From a parent’s eyes, it’s so easy to see that it’s not about what we do–but from our adult eyes, looking at ourselves, it is much harder.

When we base our worth in what others think of us, what we accomplish, and the praise we receive, we are always going to feel that we aren’t enough. We’re not pretty enough, not smart enough, not talented enough, not organized enough. We’re never going to get enough done or accomplished. We will always be left with the aching words “not enough.”

There is always going to be somebody better. Somebody more.

But our worth is not results driven. It is not a comparison analysis of those around us.

Our worth is undeniable, incomparable–and has nothing to do with what we do, or do not, accomplish.

goodI’m here to tell you, you are enough. I am enough. We are unique. We are individual. We are more than what we accomplish and more than what other people think of us.

We don’t need the praises of the masses. We need the affirmation of one.

And if I am doing the best I can, if I am looking to Him and allowing Him to mold me and make me into whoever it is He wants me to be–then He looks at me and says “This is my daughter in whom I am pleased.”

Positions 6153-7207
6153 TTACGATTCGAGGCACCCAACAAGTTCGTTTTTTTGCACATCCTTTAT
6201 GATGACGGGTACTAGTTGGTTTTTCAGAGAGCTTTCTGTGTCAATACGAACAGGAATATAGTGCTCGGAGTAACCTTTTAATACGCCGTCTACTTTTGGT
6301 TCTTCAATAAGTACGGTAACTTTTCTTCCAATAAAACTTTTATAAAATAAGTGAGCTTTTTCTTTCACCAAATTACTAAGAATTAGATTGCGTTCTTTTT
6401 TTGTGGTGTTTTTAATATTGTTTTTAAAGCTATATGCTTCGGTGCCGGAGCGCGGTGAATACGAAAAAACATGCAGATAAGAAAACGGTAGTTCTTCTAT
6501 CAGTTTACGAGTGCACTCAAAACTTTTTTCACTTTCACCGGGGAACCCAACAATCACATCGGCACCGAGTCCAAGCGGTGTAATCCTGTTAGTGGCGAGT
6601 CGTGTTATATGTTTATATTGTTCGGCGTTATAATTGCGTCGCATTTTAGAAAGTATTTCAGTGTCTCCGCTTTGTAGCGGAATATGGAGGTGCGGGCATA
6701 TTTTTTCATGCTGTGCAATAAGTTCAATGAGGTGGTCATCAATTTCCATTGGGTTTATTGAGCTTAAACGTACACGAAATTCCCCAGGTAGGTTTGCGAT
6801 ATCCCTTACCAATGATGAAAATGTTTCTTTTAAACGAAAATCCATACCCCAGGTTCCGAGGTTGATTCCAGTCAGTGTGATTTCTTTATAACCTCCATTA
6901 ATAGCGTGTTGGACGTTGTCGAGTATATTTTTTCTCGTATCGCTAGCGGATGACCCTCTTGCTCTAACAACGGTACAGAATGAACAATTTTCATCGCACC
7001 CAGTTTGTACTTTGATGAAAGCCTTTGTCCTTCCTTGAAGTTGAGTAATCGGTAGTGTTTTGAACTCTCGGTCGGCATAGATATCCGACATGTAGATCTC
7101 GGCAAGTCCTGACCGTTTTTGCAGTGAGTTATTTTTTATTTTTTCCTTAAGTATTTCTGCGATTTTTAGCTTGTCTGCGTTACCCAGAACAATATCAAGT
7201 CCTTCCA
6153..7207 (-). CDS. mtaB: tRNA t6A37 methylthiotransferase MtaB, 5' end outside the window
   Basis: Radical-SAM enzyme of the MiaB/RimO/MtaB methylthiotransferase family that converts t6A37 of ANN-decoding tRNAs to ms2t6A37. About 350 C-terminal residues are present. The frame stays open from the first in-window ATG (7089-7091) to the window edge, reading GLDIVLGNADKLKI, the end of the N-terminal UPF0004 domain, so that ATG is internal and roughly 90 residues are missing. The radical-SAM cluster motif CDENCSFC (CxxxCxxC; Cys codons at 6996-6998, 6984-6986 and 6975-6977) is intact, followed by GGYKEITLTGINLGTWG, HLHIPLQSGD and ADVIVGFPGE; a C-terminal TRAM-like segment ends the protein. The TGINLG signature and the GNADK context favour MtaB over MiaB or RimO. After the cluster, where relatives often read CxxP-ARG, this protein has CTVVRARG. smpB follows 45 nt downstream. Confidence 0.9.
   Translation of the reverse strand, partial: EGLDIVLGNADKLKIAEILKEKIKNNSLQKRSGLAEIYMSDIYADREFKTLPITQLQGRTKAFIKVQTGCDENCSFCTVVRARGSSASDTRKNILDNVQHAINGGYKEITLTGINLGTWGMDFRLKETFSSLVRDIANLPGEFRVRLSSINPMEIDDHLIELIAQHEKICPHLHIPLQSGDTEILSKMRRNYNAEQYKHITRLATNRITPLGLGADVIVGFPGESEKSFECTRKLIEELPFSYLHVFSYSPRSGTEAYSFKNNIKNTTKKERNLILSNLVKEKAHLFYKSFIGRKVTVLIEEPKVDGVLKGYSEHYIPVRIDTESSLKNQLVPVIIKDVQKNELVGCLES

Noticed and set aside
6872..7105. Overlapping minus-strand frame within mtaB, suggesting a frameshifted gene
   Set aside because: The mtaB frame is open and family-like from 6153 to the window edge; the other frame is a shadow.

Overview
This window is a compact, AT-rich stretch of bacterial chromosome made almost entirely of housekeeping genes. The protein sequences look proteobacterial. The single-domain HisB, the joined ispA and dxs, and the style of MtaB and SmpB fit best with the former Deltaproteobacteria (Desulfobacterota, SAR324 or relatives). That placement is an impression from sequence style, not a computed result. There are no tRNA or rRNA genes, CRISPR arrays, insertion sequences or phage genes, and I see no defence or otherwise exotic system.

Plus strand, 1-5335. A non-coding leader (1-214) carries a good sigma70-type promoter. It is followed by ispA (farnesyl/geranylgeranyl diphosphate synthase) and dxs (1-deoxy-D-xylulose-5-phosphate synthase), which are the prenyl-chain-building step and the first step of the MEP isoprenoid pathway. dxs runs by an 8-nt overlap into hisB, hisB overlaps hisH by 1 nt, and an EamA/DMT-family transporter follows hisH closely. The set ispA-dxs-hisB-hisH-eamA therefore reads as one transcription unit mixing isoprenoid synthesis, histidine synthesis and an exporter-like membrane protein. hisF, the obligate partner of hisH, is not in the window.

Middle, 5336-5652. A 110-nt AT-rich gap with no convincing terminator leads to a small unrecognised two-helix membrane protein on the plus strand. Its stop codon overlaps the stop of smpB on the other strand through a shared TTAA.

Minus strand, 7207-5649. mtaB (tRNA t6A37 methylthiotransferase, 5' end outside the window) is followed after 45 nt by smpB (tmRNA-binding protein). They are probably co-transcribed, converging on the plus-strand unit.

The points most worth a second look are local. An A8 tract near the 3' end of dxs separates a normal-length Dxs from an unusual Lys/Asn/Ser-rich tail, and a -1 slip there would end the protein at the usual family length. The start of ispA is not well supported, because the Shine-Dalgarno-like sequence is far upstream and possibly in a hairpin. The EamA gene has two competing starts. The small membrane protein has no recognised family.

And that is all that any of us needs.

I don’t need to be perfect (I never can be). I don’t to be free of mistakes (I make them frequently). I don’t need to be great and do great things. And I don’t need to be better than those around me.

I just need to do the best that I can and know that it is enough.

It is enough.

That is worth.

670px-Build-Self-Worth-Step-13And it is liberating.


14 thoughts on “Are you enough? Am I? Are any of us? Self worth in an accomplishment driven society

  1. Self-worth has been an issue that I have battled with my entire life. I was always the odd one out growing up in a small country town where my family was one of the 3 Asian families that lived there. I was the only Asian girl in my school, so you could say that I stuck out like a sore thumb. I never felt like I compared to any of the girls at my school, because they were much prettier than I was, and I knew that no matter what I did, I would never be as good as they were. As I’ve grown older, I have come to realize that it is not so much how others see you, but how you see yourself. Yes, it is a cliché and everybody says that, but saying and doing are two completely different things. I am very proud of who God made me to be.